Dumpsters to decorate campus this Sustainability Week

Students show what sustainability means to them on improbable backdrop

Dumpster from contest in 2018.

This Sustainability Week, Queen’s campus will be colourfully decorated with environmentally themed paintings on an unlikely canvas—dumpsters.

On Sept. 22, Queen’s Society for Conservation Biology’s (SCB) third annual dumpster art contest will display its painted submissions outside of Ontario hall.

In the event’s first year in 2017, the event was run by University’s Sustainability Office. But from 2018 onward, the Office has collaborated with the SCB on the artistic competition.

SCB co-president Andreea Bosorogan (ArtSci ’20,) has been involved with the society since 2018. This is the second dumpster art contest she’ll be involved in organizing, and she has high hopes for its success.

“Last year when I got involved, we got quite a positive message. People were excited and everybody seemed to talk about it,” Bosorogan told The Journal.

Despite being an artistic competition, the contest isn’t judged by the painters’ skill. Instead, the judges look for creativity, composition, and message.

“We’re looking for someone that shows initiative and that communicates clearly through their design what sustainability is for them,” she said.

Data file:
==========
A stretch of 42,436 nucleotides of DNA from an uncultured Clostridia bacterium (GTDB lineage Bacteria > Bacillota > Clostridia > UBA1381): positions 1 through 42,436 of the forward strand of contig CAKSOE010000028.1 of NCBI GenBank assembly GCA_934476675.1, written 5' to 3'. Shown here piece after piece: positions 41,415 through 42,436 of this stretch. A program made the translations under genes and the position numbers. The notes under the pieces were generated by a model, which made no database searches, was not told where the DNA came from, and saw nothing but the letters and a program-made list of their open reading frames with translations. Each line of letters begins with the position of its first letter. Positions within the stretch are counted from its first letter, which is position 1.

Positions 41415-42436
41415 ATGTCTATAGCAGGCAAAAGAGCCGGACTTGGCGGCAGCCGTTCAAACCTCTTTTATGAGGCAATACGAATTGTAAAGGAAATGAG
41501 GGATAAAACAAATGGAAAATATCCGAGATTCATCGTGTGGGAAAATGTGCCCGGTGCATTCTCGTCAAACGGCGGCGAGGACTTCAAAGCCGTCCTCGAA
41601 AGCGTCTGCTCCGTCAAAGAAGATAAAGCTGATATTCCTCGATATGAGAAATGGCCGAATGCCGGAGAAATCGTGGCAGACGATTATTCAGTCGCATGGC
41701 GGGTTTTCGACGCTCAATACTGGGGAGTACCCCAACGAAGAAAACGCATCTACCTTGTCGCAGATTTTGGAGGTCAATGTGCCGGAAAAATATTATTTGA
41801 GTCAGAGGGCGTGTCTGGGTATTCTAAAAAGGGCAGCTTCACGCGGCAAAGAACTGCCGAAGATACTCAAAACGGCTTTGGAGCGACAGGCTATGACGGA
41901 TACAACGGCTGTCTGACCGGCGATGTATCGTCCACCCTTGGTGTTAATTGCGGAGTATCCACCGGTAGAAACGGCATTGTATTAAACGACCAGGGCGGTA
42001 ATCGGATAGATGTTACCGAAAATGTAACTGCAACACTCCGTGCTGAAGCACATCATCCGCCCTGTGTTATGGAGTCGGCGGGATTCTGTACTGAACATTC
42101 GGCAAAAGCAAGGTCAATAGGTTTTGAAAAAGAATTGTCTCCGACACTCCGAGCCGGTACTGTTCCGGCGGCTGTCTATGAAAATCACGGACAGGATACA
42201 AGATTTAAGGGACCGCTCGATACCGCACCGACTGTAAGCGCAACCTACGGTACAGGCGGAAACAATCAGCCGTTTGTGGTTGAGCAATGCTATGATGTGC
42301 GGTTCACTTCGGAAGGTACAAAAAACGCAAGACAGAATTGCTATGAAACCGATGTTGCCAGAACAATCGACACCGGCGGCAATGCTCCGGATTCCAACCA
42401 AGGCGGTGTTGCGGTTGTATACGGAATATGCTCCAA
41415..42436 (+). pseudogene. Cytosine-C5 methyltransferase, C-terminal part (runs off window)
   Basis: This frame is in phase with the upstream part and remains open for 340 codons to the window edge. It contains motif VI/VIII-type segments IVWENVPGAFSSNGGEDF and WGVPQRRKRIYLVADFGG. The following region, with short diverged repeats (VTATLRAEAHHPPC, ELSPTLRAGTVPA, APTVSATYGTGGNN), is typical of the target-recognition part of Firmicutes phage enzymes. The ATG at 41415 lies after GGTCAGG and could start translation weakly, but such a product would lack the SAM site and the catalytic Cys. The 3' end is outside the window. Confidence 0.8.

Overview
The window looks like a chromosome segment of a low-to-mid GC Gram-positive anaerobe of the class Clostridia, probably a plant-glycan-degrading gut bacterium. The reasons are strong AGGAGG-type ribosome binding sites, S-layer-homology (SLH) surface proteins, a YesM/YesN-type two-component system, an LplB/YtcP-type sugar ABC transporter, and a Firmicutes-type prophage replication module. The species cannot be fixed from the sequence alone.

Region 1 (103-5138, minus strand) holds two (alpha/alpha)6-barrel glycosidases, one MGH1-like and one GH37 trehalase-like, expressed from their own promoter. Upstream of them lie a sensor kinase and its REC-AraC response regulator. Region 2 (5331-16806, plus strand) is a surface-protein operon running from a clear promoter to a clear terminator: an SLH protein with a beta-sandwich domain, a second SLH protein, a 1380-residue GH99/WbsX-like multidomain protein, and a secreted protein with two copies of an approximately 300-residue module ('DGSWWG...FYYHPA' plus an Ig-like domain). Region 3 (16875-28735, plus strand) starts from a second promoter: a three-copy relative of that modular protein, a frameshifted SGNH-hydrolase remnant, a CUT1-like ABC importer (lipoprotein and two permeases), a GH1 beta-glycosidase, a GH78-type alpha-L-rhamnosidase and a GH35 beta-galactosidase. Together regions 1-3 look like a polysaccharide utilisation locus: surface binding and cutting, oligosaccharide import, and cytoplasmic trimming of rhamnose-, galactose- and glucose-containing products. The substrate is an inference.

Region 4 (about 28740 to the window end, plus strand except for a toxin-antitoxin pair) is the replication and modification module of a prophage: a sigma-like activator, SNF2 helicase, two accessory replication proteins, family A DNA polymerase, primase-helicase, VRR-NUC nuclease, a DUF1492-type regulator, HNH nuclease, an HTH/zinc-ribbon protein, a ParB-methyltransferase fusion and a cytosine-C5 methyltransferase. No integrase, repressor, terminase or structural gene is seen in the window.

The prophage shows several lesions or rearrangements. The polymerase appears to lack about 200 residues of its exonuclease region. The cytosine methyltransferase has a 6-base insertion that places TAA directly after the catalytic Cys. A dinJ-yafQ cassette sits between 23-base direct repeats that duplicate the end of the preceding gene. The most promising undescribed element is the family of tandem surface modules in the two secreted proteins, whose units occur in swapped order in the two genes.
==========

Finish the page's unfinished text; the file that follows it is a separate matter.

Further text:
Last year, the submissions came from all faculties.

“We were excited to see that they weren’t only Fine Arts [contestants] that participated in the art contest. We had entries from the Engineering faculty, as well as Arts and Science,” said Bosorogan.

“It’s basically just getting people to express a sustainable message via imagery.”

To enter, contestants must submit a one-page proposal that conveys their environmental message and how it relates to the Queen’s and Kingston community, along with its broader intent. Alongside the written proposal, participants must include a sketch of their intended design. This is all due by Sept. 13.

Students can enter individually or as a team, as long as this is mentioned in the submission. The only condition on teams participating is that if they win, the prize money must be equally distributed.

After they’re chosen, they have a seven- to 10-day period to paint their dumpsters before they’re revealed to the public outside Ontario Hall during Sustainability Week from Sept. 29 to Oct. 3.

The event started as a way to get students to pay more attention to how they consume and dispose of garbage.

“We chose dumpsters because they’re huge, first of all, they catch attention, but they’re something we throw garbage or recycling in, and we think it’s impactful to see that imagery. It has a powerful message,” said Bosorogan.

The SCB’s focus is on sustainability and incorporating it into our daily conversations. Their goal is to get students talking about what the issues facing our society are, and how we can change to combat them.

That’s why the competition’s overall object is to continue the conversation surrounding sustainability and the current state of the environment.



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